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“Governor Irrelevant”?

Tuesday, May 31, 2011

* From the Tribune

…the governor’s involvement in crafting a new state budget has proved so minimal that Democratic Senate President John Cullerton told colleagues Monday that Quinn is “irrelevant” on the issue. […]

Quinn’s higher spending demands were ignored when the Senate sent him the final pieces of a $33.2 billion spending plan Monday. It’s more than $2 billion less than what Quinn requested. Senators, however, added an additional $431 million in spending on education and social services to a public works bill, daring House members to give up funding on projects in exchange for cutting the money.

Cullerton’s “irrelevant” comment came in a closed-door meeting with Senate Democrats.

“Yes, yes, yes, he used the word ‘irrelevant,’” said Sen. Mike Jacobs, D-East Moline. The comment was confirmed by three other Senate Democrats, who said Cullerton was characterizing the spending plan Quinn introduced as too far from what lawmakers could pass.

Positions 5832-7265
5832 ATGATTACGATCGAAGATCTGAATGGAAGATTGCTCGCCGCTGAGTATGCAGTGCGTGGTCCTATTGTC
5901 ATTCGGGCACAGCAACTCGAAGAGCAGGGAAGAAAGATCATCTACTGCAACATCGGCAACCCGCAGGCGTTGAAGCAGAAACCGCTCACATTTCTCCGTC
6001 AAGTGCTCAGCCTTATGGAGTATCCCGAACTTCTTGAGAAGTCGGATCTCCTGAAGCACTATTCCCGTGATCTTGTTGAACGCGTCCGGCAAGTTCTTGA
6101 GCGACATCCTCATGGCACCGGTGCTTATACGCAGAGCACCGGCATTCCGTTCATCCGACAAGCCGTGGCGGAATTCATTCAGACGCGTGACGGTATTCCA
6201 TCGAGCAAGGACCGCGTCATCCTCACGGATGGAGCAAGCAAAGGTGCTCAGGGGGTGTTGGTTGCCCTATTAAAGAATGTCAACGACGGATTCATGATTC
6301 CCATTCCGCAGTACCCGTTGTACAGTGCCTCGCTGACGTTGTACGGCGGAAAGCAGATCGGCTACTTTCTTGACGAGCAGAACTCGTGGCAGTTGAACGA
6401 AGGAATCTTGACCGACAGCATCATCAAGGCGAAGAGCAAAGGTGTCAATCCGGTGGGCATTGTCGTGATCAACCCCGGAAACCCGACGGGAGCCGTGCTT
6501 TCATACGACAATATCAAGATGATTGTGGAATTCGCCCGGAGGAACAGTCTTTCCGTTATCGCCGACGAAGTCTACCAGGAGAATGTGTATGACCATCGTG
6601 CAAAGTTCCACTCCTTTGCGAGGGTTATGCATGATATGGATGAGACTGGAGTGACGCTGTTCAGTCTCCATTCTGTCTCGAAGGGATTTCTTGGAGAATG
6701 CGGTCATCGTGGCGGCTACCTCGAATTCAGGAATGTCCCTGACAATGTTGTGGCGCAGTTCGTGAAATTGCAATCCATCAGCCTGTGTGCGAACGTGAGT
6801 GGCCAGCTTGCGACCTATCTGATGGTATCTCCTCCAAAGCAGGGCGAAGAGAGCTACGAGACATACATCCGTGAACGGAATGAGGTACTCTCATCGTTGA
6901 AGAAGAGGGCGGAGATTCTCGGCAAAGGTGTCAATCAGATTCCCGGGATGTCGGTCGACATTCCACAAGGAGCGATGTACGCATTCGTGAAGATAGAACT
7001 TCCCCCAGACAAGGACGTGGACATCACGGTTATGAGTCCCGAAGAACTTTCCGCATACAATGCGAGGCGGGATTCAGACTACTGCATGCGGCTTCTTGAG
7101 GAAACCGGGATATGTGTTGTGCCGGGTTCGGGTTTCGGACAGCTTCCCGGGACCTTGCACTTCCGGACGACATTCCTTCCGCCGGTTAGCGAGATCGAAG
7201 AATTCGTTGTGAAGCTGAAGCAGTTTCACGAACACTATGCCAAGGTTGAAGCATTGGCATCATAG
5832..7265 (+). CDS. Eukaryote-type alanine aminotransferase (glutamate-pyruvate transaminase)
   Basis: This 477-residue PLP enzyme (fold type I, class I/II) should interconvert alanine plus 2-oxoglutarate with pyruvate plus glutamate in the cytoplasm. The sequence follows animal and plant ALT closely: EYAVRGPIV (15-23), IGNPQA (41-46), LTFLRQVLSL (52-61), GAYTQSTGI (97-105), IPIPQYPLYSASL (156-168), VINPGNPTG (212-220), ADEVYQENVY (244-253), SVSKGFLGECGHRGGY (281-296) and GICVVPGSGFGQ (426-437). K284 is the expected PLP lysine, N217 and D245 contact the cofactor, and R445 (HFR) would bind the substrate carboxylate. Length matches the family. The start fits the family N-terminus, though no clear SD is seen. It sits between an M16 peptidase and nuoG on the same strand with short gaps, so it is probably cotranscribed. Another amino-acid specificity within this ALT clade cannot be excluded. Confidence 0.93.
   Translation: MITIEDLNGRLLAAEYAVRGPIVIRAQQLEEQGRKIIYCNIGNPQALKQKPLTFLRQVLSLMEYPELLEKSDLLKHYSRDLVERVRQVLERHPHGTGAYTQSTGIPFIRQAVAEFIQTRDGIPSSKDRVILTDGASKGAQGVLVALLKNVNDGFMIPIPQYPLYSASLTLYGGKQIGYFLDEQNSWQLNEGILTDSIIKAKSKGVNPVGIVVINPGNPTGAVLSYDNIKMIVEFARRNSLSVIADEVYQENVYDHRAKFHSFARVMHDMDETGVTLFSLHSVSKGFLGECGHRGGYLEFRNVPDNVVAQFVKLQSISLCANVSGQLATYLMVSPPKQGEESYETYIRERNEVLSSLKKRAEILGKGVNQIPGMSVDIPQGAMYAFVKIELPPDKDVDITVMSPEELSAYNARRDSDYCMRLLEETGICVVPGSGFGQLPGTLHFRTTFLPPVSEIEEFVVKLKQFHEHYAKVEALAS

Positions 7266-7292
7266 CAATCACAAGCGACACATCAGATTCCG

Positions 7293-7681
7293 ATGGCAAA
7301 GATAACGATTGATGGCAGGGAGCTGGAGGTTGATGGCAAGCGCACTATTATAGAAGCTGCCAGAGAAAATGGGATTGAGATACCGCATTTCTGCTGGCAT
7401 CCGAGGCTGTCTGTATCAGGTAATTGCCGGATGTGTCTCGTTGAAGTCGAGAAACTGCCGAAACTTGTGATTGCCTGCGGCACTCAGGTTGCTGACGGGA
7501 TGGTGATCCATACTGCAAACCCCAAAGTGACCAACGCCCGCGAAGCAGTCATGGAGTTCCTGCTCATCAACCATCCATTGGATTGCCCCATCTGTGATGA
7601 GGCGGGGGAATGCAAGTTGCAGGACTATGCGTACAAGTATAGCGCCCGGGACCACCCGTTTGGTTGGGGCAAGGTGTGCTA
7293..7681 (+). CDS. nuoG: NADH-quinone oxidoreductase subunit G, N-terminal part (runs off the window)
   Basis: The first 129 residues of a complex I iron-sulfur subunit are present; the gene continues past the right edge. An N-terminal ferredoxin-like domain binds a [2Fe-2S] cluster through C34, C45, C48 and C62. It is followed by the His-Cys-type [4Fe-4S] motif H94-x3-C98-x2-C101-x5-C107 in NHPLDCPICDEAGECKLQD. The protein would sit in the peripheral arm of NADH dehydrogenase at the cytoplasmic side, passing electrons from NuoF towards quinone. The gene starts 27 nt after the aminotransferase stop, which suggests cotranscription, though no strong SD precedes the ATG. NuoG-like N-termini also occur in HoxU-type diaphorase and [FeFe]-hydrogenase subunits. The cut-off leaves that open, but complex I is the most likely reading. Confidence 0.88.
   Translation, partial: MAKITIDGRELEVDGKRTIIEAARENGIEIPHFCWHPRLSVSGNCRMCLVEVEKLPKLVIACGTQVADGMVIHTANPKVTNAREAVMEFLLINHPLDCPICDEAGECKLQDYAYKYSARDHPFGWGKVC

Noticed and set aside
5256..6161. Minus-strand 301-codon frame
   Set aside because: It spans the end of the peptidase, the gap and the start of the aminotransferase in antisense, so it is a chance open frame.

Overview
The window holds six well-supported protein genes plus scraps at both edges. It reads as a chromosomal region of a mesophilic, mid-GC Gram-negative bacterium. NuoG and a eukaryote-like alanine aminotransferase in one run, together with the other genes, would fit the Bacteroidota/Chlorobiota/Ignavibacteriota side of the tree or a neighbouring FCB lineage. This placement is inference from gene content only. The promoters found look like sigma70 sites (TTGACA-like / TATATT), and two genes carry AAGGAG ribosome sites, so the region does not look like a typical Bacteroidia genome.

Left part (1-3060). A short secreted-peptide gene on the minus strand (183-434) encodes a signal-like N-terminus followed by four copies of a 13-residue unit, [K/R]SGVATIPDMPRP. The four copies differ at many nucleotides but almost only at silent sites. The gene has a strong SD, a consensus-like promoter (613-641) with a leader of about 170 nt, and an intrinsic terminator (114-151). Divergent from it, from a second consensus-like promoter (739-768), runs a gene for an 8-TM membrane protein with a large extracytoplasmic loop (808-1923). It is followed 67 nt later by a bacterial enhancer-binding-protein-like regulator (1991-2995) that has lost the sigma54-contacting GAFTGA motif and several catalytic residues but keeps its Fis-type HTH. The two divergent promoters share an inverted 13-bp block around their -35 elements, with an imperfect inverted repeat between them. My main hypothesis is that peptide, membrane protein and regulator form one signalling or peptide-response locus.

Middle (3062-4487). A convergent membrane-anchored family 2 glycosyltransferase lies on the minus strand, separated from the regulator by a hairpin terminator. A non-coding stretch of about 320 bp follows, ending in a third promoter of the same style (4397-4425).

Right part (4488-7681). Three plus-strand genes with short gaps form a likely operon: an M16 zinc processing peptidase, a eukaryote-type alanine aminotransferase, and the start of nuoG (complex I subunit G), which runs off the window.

Later, Cullerton and his aides denied that Quinn was irrelevant to the budget process, noting that the governor fulfilled his duty to introduce a spending plan to lawmakers even though it “exceeded our revenues.”

* And then there was this

Gov. Pat Quinn has said that he is not in favor of gambling at the state fairground. While he hasn’t said he would veto it, the governor has said he opposes top-heavy expansions of gambling. He added that, each time a bill was introduced, it seemed to get bigger.

Lang noted during floor debate that the governor was careful not to use the word “veto.”

“Those of us down here are state representatives — we pass laws, and when we pass them, he gets to review them,” Lang said.